Several Wall Street analysts have been agitating for JetBlue Airways to replace Chief Executive Officer David Barger when his contract expires in February. He’s too passenger-friendly, they say, and impedes measures that could increase the airline’s profitability.
Whether you agree with this assessment depends in part on whether you’re an investor, a passenger—or David Barger. Neither he nor the company are discussing his plans, but in an interview on Monday he made it clear that the steady drumbeat of implied criticism and share price upgrades based on his anticipated departure are increasingly annoying.
“You want to compare my track record to bankruptcies and layoffs?” asked Barger, referring to the Chapter 11 restructurings of Delta, United, and American and the subsequent mergers that radically reshaped all three. “Go ahead. I’ll take that comparison.”
Speculation that JetBlue’s directors and Barger were considering a change at the top was first reported by Bloomberg News in May. The latest nudge for Barger to leave the company came on Aug. 20 when Cowen & Co. analyst Helane Becker upgraded the stock and raised her target price by $5, to $15 per share, partly on the prospect of a CEO change. “We believe JetBlue could make a management change at the top in order to foster a change in strategy throughout the company,” Becker wrote. “We believe a management change would lead to a change in philosophy and likely morph the model similar to one of Spirit Airlines, although not as extreme.”
JetBlue has already announced that it will add fees in 2015, most likely with new “fare families” that will include a fee for a first checked bag. (That would leave Southwest the only U.S. airline without a fee for checking a suitcase.) JetBlue also plans to raise the fares for its new “Mint” first-class cabin on flights between New York and California and will probably begin charging for speedy Internet access. Still, the airline is keen to avoid customer backlash, and Barger says that a first-bag charge and other fees will be implemented “in a JetBlue way.”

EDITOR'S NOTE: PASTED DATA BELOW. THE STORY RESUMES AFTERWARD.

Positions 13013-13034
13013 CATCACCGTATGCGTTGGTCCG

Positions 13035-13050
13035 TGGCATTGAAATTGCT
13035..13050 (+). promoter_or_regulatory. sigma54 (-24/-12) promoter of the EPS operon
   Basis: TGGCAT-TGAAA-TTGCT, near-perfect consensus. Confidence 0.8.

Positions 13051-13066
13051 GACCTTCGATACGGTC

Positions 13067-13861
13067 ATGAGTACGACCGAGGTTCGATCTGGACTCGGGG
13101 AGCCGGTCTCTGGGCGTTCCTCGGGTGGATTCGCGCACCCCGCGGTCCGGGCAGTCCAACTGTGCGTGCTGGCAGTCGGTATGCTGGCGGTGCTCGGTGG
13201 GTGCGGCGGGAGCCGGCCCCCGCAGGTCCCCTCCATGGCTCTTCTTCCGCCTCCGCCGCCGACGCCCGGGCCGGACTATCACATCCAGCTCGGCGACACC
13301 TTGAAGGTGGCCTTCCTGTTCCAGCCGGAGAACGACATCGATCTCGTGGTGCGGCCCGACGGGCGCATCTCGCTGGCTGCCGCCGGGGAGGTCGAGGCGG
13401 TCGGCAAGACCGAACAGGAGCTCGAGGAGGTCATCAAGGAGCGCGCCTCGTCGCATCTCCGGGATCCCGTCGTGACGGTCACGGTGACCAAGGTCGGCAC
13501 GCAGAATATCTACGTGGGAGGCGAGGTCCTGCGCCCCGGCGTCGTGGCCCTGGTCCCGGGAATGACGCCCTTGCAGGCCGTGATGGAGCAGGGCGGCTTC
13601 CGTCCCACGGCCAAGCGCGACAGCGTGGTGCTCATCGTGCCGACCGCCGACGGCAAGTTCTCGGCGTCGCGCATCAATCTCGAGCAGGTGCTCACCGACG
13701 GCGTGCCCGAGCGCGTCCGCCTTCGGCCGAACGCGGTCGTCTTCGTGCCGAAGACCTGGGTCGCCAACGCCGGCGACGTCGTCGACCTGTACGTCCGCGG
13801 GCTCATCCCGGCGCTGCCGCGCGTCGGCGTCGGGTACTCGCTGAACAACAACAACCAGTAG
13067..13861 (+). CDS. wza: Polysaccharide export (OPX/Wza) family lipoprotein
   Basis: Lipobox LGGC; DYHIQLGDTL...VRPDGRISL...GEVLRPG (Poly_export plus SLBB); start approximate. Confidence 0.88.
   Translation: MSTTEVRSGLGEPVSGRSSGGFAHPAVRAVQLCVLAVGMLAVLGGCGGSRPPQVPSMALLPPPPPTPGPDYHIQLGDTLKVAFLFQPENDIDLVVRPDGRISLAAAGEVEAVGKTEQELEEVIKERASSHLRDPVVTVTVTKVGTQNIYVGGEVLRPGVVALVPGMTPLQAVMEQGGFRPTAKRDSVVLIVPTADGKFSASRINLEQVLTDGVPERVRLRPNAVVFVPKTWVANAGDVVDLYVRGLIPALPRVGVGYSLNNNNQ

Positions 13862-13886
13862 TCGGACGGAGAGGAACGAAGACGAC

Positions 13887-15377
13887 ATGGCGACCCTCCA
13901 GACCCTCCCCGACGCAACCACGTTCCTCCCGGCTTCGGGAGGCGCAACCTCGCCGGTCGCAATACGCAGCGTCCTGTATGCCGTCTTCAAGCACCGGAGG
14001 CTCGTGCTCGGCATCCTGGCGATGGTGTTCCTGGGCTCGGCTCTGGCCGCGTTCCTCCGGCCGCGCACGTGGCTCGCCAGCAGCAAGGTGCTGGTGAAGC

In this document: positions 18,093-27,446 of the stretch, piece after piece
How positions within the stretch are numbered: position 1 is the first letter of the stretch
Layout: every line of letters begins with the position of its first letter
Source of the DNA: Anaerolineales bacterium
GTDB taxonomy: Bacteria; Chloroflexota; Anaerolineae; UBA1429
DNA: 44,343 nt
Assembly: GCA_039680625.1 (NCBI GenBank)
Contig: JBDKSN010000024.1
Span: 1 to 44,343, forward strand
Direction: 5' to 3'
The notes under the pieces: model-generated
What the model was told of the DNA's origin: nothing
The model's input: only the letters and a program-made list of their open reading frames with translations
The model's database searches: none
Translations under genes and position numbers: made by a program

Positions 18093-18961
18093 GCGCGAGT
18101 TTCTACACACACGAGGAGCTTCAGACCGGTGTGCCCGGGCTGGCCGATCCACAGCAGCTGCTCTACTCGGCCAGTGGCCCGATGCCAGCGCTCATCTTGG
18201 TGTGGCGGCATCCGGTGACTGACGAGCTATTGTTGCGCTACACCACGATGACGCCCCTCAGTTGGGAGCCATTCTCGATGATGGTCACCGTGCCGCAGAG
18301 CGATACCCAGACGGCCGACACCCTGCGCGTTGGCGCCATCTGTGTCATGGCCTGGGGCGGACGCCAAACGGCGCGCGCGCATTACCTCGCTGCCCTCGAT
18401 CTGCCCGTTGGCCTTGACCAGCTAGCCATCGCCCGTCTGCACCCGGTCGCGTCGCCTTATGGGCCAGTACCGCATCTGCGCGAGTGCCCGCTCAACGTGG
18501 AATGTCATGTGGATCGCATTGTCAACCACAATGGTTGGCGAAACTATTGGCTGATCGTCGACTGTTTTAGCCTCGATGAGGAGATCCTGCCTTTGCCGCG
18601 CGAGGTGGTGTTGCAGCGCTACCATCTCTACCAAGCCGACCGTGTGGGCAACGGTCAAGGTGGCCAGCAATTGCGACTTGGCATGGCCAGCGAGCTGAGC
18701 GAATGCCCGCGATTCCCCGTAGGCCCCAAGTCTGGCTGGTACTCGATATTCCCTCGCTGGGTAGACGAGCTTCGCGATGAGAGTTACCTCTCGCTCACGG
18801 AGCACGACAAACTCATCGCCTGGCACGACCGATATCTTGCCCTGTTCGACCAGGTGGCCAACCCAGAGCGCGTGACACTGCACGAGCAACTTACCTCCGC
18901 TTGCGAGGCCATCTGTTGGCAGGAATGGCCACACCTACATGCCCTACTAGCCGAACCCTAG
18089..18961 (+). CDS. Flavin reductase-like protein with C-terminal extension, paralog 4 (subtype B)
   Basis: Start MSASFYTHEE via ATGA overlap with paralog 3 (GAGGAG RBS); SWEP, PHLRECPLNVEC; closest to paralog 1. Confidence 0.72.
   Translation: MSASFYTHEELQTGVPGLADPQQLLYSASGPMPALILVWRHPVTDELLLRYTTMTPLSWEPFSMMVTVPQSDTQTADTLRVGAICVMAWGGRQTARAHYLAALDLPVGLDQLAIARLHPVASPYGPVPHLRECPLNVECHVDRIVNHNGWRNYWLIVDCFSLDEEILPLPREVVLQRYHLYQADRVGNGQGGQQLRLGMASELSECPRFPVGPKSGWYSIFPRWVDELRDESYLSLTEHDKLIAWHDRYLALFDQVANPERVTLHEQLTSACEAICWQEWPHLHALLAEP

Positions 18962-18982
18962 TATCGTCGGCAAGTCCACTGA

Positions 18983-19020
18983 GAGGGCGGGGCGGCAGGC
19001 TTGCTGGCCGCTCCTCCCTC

Barger, a Detroit native and former Continental Airlines executive, also argues that Wall Street has consistently downplayed JetBlue’s “hybrid” business model as a friendlier alternative to bare-bones discounters such as Spirit and the full-service global network carriers. “I may be alone among CEOs in the industry, but I don’t believe we’re a commodity [business],” Barger said after speaking at the Boyd Group International conference in Las Vegas.
As for JetBlue’s “contrarian” business model of becoming something different, between the budget airlines and the behemoths, Barger says his board fully agrees with having the company continue to build its franchise. And in airline years, 15 is just a baby; JetBlue is still building its franchise and adding planes, the CEO says. To the equity analysts, he says: “It’s a free country. You can write what you want.”